Levels of tau in spinal fluid correlate with incidence of tau tangles in the brain
The progressive dementia suffered by Alzheimer’s disease patients is believed to be driven by a continuous build up in the brain of protein debris known as amyloid plaques and tau tangles. Of the two, tau tangles (shown red in this patient’s brain) have been found to correlate most tightly with cognitive decline. But, measuring a patient’s level of tau requires a brain scan, which is time-consuming, expensive, and not always readily available. The good news is that researchers have now identified a soluble form of tau in cerebrospinal fluid, the levels of which correlate with those seen in the brain and with cognitive impairment. Because sampling spinal fluid is more feasible that performing brain scans, doctors should have a quicker and easier way to diagnose people at the early stages of disease, track their progress, and gauge whether a given treatment is actually slowing or stopping pathology.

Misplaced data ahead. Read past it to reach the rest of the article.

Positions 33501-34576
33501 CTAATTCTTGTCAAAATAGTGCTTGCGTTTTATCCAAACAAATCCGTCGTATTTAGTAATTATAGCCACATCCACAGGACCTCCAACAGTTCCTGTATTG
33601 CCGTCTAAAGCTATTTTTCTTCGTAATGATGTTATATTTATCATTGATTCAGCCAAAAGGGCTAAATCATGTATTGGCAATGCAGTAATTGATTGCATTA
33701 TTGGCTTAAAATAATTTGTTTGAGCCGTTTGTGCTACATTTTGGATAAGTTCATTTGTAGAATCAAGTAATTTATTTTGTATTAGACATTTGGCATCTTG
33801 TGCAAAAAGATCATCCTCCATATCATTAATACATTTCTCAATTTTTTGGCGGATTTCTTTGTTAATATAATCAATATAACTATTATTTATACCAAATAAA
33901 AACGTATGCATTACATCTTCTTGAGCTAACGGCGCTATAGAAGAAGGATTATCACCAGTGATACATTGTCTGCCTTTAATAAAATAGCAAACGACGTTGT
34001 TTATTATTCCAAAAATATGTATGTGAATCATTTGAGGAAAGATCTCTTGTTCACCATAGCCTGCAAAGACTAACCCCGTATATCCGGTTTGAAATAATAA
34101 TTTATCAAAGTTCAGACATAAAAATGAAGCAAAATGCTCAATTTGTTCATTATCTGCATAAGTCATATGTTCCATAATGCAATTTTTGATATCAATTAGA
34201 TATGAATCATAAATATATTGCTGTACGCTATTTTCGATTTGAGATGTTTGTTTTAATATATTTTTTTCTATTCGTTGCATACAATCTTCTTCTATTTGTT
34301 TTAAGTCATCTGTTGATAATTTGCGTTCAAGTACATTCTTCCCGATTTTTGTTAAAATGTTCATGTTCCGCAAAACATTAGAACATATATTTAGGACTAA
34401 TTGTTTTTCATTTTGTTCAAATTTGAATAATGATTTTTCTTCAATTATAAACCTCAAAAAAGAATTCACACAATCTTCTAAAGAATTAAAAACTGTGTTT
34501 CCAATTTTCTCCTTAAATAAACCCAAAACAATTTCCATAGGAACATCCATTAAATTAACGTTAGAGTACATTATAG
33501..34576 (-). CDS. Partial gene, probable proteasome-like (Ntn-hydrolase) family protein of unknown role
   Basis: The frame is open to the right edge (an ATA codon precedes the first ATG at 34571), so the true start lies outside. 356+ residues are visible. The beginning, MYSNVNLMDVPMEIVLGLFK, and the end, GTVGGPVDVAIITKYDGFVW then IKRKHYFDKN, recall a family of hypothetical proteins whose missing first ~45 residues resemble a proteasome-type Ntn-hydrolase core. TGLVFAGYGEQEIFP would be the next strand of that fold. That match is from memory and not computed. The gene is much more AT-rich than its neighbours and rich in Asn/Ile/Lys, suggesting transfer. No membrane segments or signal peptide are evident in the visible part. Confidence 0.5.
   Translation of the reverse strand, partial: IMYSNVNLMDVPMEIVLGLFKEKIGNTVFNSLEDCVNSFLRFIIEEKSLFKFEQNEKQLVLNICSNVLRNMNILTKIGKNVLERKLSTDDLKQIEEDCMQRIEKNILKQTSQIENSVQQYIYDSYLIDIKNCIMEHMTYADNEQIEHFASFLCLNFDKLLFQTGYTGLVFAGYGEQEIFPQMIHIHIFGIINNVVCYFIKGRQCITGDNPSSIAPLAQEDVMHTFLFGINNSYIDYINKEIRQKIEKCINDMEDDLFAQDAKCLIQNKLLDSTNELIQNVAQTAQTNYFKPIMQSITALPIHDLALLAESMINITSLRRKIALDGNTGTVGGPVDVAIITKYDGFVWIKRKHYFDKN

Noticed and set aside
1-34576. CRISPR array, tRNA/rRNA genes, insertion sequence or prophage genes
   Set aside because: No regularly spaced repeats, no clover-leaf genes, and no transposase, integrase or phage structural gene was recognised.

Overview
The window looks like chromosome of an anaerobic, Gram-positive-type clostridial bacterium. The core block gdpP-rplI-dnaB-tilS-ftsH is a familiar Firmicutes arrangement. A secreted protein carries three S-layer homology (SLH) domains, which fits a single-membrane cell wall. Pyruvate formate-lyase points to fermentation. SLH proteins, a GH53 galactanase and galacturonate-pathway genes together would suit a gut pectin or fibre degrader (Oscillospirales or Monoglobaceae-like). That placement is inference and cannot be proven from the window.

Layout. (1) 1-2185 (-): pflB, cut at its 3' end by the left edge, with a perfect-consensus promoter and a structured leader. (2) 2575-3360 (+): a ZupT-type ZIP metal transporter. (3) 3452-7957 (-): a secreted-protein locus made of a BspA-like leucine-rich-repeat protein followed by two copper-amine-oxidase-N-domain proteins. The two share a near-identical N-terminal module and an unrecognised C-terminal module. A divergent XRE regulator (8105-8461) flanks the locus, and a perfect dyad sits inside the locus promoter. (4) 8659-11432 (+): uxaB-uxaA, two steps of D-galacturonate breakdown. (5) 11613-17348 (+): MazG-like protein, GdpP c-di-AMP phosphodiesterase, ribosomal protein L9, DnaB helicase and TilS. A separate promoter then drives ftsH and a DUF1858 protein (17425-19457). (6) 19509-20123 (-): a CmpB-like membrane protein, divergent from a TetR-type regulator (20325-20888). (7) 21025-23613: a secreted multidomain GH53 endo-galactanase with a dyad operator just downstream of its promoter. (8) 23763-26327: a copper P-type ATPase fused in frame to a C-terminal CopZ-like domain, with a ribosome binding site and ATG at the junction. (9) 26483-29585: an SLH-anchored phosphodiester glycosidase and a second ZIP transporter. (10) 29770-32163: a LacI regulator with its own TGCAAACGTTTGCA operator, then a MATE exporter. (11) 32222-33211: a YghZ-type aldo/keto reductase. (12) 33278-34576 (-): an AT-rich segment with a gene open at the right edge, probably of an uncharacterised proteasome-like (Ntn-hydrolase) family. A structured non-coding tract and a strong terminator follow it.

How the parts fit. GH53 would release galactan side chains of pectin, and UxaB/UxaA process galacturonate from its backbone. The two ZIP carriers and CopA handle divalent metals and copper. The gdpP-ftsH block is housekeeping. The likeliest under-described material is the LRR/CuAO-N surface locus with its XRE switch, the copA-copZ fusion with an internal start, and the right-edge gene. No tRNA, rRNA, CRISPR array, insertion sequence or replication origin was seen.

BPoD stands for Biomedical Picture of the Day. Managed by the MRC London Institute of Medical Sciences the website aims to engage everyone, young and old, in the wonders of biomedicine. Images are kindly provided for inclusion on this website through the generosity of scientists across the globe.
BPoD is also available in Catalan at www.bpod.cat with translations by the University of Valencia.